Adamts9 and Adamts20 mRNA expression domains had minimal overlap in the neural tube, yet Adamts9Gt/Gt embryos completed neural tube closure. Here, it is possible that low-level Adamts20 expression, or secreted ADAMTS20 acting in-trans compensates for reduced ADAMTS9 activity. Indeed, in RPE1 cells, the present work unequivocally demonstrates that ADAMTS9 and ADAMTS20 are interchangeable, and can act in trans. ADAMTS9 and ADAMTS20 catalytic activity is essential for their function at the ciliary base, but whether it functions in-cis, i.e., via autocatalysis of each protease to a functionally optimal product essential for ciliogenesis, or by proteolysis of an intravesicular substrate to activate its role in ciliogenesis remains to be elucidated. In theory, ADAMTS9/ADAMTS20 localized to the Rab11+ vesicles, could proteolytically modify the ectodomain of a transmembrane molecule necessary for ciliogenesis.

The role of endocytic trafficking in ciliary vesicle development is poorly understood and few secreted proteins participating in ciliogenesis are known. A seminal study of ciliogenesis identified a ciliary vesicle adjacent to the nascent axoneme and determined that it was of Golgi origin59, yet recycling endosome markers also label peri-centrosomal vesicles7. Knockdown of PTPN23, a nontransmembrane tyrosine phosphatase required for endosomal cargo sorting in early endocytic compartments60, and ASAP1, a GTPase-activating protein required for peri-centrosomal accumulation of endocytic vesicles61, significantly reduced the number of ciliated RPE-1 cells. A secreted phospholipase PLA2G3, is a negative ciliogenesis regulator7 and PI3K-C2-α, a phosphatidylinositol 3-kinase, regulates endocytic trafficking to the cilium and ciliogenesis62. To our knowledge the only other secreted molecule associated with a cilium defect is laminin-51163. Although PTPN23, PI3K-C2-α and PLA2G3 localize in peri-centromeric endocytic vesicles7,62, laminin-511 is not known to do so and may act indirectly by ensuring apical-basal polarity of epithelial cells, which manifest short primary cilia in its absence63. ADAMTS9 is concentrated in a distinct subset of Rab11+ late-recycling endocytic vesicles surrounding the basal body. Together, with Rab8, a master regulator of ciliary protein trafficking, Rab11+ vesicles transport cargo bound for the cilium during ciliogenesis (reviewed by ref. 64). ADAMTS9-containing vesicles comprise a unique population lying external to previously identified concentric domains surrounding the centrosome. ADAMTS20 trafficking was not investigated in the same detail, since its ability to rescue of ciliogenesis in the D12 cells and comparable localization as ADAMTS9 to the cilium base suggests it follows a similar pathway.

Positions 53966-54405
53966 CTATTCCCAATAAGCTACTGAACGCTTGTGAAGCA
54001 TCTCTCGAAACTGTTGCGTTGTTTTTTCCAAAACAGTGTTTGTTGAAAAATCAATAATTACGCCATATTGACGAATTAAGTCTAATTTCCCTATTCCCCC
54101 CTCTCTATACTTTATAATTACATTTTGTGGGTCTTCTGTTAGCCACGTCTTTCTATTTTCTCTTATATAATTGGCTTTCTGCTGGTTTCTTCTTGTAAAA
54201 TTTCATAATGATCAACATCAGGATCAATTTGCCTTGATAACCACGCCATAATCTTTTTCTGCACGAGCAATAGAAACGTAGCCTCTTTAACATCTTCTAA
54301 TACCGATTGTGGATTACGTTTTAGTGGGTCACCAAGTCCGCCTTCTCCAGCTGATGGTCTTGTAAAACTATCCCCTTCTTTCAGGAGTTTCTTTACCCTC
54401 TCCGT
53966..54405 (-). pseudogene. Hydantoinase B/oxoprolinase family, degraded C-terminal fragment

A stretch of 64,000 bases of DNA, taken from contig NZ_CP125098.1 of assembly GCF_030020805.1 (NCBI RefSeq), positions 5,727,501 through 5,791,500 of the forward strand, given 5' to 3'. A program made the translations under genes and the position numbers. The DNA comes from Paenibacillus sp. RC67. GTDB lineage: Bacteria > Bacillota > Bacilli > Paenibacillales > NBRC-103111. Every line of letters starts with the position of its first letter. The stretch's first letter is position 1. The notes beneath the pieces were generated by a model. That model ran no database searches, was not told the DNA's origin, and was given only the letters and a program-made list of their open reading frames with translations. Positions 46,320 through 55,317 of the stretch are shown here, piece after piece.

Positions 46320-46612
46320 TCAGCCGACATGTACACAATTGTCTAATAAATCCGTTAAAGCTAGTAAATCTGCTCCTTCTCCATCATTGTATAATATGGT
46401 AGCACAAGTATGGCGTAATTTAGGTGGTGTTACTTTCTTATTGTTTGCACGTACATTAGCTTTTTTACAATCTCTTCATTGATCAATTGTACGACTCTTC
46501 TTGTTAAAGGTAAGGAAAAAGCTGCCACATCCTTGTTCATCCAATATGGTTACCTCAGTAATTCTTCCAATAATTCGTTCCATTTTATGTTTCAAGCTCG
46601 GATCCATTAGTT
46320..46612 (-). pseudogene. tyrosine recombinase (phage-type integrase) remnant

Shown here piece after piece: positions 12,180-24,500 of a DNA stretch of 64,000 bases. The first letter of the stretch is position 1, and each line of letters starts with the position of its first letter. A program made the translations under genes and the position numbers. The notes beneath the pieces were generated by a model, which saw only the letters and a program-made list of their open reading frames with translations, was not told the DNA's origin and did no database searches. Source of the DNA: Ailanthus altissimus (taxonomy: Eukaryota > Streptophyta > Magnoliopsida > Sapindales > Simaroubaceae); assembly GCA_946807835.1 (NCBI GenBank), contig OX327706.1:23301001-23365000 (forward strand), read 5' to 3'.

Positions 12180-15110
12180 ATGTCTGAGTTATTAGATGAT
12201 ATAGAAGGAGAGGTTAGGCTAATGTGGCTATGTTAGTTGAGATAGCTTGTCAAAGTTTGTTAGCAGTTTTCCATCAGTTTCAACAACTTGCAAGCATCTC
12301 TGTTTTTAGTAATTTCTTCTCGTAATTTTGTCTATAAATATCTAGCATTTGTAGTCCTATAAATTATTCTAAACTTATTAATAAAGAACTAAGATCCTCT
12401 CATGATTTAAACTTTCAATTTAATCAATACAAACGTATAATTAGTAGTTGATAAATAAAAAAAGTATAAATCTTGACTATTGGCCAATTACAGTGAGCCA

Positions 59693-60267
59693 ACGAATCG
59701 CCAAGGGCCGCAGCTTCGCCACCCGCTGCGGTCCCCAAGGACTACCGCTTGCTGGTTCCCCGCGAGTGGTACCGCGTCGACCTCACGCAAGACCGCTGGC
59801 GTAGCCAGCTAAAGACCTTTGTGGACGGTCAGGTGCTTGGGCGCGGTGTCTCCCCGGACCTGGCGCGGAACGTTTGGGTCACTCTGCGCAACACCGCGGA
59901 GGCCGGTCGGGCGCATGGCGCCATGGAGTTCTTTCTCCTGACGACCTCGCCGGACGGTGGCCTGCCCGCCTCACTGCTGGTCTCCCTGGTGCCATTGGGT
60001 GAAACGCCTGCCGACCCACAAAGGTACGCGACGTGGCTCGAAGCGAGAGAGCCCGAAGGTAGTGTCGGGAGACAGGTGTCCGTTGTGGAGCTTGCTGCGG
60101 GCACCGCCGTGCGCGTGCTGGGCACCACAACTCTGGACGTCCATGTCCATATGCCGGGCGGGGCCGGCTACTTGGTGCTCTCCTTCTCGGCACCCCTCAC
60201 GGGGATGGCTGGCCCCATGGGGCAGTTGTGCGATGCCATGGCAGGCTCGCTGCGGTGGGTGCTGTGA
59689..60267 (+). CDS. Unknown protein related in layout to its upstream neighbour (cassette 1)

ADAMTS9 and ADAMTS20 cooperate with ADAMTS5 in versican proteolysis during interdigit web regression18, but ADAMTS5 did not rescue the cilium defect in D12 cells, suggesting that it was not directed to the Rab11+ vesicle population or it lacks the specific proteolytic activity embodied in ADAMTS9 and ADAMTS20. ADAMTS16, which is distantly related to ADAMTS9, was reported to restrict the length of the primary cilium in renal tubular epithelium53; however, its loss had no impact on rat morphogenesis, and it is not known to localize to the cilium. Although the present studies unequivocally demonstrate the role of ADAMTS9 and ADAMTS20 in ciliogenesis, they could contribute to neural tube closure and Hh signaling in mice by additional mechanisms. ADAMTS9 heparin-binding is potentially relevant to Shh activation, diffusion or transport, since Shh binds HSPGs and undergoes proteolytic shedding at the cell surface65,66. Furthermore, increased proteoglycan in neural epithelium can potentially modify tissue biophysical properties and cell adhesion, each being required for closure of the neural tube67. We have not formally tested these possibilities, choosing to specifically address ciliogenesis here.